The L1 loop gating hypothesis proposes that displacement of the L1 loop opens a gate to allow substrate entry into the active site (19, 22). One prediction of this model is that loosening some of the contacts made by the L1 loop might allow it to move away more readily, resulting in mutants with enhanced substrate proteolysis. To test this hypothesis, we engineered three categories of variants: mutants that destabilize L1 loop:lipid interactions, interactions within the L1 loop itself, and L1 loop interactions with other parts of the enzyme. All GlpG enzymes were expressed in bacteria as full-length proteins and purified (17).

Residues F133, F135, Y138, F139, and L143 in the L1 loop face outwards and directly contact lipid, thus helping to stabilize the L1 loop in its membrane-submerged conformation (19) (Fig. 2A). We reasoned that reducing the hydrophobicity of these residues might make the membrane-submerged conformation less stable, facilitating displacement of the L1 loop and thus enhanced substrate access and increased protease activity. Contrary to this prediction, we found that mutation of F133 and F135 both to tyrosine (Fig. 2B), or any of the other residues singly to serine, resulted in a strong decrease in enzyme activity, while double and triple serine mutants abolished activity (Fig. 2C). Moreover, even subtle mutations such as Y138F had inhibitory effects on enzymatic activity, while mutating more distal L1 loop residues T130 and K132 also failed to increase enzyme activity (Fig. 2D).

Second, a tryptophan–arginine pair in the L1 loop is conserved in rhomboid proteases across evolution, and their mutation in Drosophila Rhomboid-1 results in activity loss when assayed in living cells (12). Structural analysis revealed that these residues contribute to interactions within the L1 loop itself, with the arginine donating five hydrogen bonds (19, 20) (Fig. 3 A and B). Although weakening this interaction might increase L1 loop mobility, mutation of the arginine abolished activity whereas mutation of the tryptophan had a mild effect (Fig. 3C).

Fig. 3.
Disrupting L1 loop:core interactions reduces protease activity. (A) Side view of GlpG (2NRF) with the L1 loop highlighted in magenta and the conserved WR motif within the L1 loop shown in yellow. R137 makes a series of hydrogen bonds to upper regions ...

The L1 loop also makes a series of internal interactions within the protease (Fig. 3B). The conserved histidine-145 near the end of the loop is hydrogen-bonded to the conserved asparagine-154 on transmembrane helix 2 (19). This interaction might help to keep the L1 loop folded over by tethering it to the second transmembrane domain. Similarly, glycine-199, which lies two residues above the active site serine, also contacts the L1 loop through hydrogen bonding with its backbone to the backbone of H141 in the loop. Although mutation of these residues would thus be expected to allow greater freedom for L1 loop displacement and substrate access, mutation of the three residues singly to alanine or H141 to phenylalanine (bulkier side chain to change backbone position) strongly reduced cleavage (Fig. 3D).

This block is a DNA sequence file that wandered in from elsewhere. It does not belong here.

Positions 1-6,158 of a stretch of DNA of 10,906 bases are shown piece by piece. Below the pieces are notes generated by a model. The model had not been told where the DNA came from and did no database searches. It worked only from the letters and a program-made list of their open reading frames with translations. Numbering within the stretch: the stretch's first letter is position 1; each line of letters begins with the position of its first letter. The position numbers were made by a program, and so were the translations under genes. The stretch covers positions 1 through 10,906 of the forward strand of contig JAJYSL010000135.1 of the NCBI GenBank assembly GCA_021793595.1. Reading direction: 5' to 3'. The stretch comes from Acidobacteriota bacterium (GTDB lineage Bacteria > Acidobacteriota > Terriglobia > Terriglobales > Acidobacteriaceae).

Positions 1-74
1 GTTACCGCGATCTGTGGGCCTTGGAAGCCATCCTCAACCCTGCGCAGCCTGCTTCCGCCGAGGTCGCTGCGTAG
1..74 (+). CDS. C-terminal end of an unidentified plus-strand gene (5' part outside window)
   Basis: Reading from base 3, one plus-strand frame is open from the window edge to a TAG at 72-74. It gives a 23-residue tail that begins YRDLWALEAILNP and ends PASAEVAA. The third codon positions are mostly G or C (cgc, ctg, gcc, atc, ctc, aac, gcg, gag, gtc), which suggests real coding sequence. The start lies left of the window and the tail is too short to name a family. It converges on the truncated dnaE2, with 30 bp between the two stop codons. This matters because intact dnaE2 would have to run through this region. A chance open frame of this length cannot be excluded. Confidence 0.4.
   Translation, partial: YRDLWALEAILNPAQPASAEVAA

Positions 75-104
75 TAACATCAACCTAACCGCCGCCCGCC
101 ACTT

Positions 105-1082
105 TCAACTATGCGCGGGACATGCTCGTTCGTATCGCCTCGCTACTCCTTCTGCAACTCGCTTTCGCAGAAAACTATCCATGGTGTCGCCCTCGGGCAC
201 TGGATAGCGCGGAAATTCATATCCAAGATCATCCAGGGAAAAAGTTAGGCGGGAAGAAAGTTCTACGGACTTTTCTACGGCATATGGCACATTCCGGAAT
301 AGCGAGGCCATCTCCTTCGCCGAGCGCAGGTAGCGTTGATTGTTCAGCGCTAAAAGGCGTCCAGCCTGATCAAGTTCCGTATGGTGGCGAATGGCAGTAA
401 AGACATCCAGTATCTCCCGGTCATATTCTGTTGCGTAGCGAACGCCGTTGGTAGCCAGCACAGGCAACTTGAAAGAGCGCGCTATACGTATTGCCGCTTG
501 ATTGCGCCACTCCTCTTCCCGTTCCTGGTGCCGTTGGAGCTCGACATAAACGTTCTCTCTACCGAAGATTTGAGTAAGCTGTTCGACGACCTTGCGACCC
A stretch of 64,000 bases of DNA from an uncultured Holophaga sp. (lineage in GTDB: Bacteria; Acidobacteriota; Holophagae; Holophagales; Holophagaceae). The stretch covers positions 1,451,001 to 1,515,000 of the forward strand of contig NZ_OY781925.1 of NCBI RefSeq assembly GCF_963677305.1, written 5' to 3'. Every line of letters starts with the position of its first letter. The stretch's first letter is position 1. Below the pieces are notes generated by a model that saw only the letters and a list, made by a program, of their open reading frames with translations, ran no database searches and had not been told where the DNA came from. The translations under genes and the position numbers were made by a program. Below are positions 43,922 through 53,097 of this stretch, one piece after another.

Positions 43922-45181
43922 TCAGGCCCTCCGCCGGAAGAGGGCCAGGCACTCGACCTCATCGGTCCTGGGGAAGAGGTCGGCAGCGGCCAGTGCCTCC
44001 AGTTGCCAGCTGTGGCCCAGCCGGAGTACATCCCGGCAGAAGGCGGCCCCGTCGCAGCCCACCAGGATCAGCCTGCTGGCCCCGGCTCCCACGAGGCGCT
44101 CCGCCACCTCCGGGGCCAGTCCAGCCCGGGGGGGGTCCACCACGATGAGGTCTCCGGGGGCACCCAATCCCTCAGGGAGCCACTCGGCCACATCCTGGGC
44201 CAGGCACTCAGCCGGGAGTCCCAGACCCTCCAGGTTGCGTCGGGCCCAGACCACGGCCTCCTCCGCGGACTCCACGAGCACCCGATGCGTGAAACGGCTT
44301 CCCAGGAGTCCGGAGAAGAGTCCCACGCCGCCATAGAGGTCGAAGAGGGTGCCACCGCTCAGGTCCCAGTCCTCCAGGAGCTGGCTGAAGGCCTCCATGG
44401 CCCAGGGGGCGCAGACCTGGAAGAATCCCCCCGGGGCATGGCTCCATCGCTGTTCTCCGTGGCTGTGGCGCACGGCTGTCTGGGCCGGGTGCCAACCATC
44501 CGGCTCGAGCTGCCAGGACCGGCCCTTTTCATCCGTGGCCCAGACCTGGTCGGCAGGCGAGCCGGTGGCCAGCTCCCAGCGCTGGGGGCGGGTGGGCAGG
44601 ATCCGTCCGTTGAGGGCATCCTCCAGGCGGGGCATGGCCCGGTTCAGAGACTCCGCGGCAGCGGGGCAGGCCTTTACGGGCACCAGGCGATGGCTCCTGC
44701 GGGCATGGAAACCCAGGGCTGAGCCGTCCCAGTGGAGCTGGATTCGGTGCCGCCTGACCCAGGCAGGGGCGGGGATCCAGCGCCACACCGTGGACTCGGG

Therefore, despite targeting three classes of L1 loop interactions with 16 engineered GlpG mutants in all, we have not been able to generate a single enzyme with enhanced intramembrane proteolysis activity. In fact, almost all mutations strongly decreased enzymatic activity, suggesting an important structural role for the L1 loop.

Local Perturbations Around the Active Site Hinder Proteolytic Activity.

The catalytic serine lies on the face of helix 4 that is opposite to the L1 loop. As such, it has been proposed that some local rearrangement could be required for proteolysis if substrate entered from the L1 loop direction (19, 20, 22). To test this possibility, we disrupted some of the interactions surrounding the active site (Fig. 4). First, the active-site histidine is stabilized by base stacking onto tyrosine-205 one helical turn below the catalytic serine, and this tyrosine was also observed to form a hydrogen bond with asparagine-251 through a water molecule in one structure (19). To simulate a local perturbation of helix 4, we mutated Y205 and/or N251 to alanine to disrupt this base-stacking interaction. This resulted in a strong decrease in substrate cleavage for Y205A and a modest decrease in activity for N251A (Fig. 4C). Similarly, mutating G199, which lies two residues above the serine, to an alanine also greatly reduced enzyme activity. Helix 6, which contributes the active-site histidine, makes a close association with helix 4, which contributes the catalytic serine, through a universally conserved GxxxG transmembrane dimerization motif below the histidine (12, 19, 20). To simulate a local movement of helix 4, we mutated the first glycine of the GxxxG motif to valine (G257V). Again, the resulting enzyme lost all detectable proteolytic activity (Fig. 4C). Collectively, these results argue that local perturbations surrounding the active serine, as might be expected to occur if substrate enters from the L1 direction, strongly disrupt proteolytic activity (although these mutants could also affect folding). This is contrary to the predictions made by the L1 loop gating model.

Fig. 4.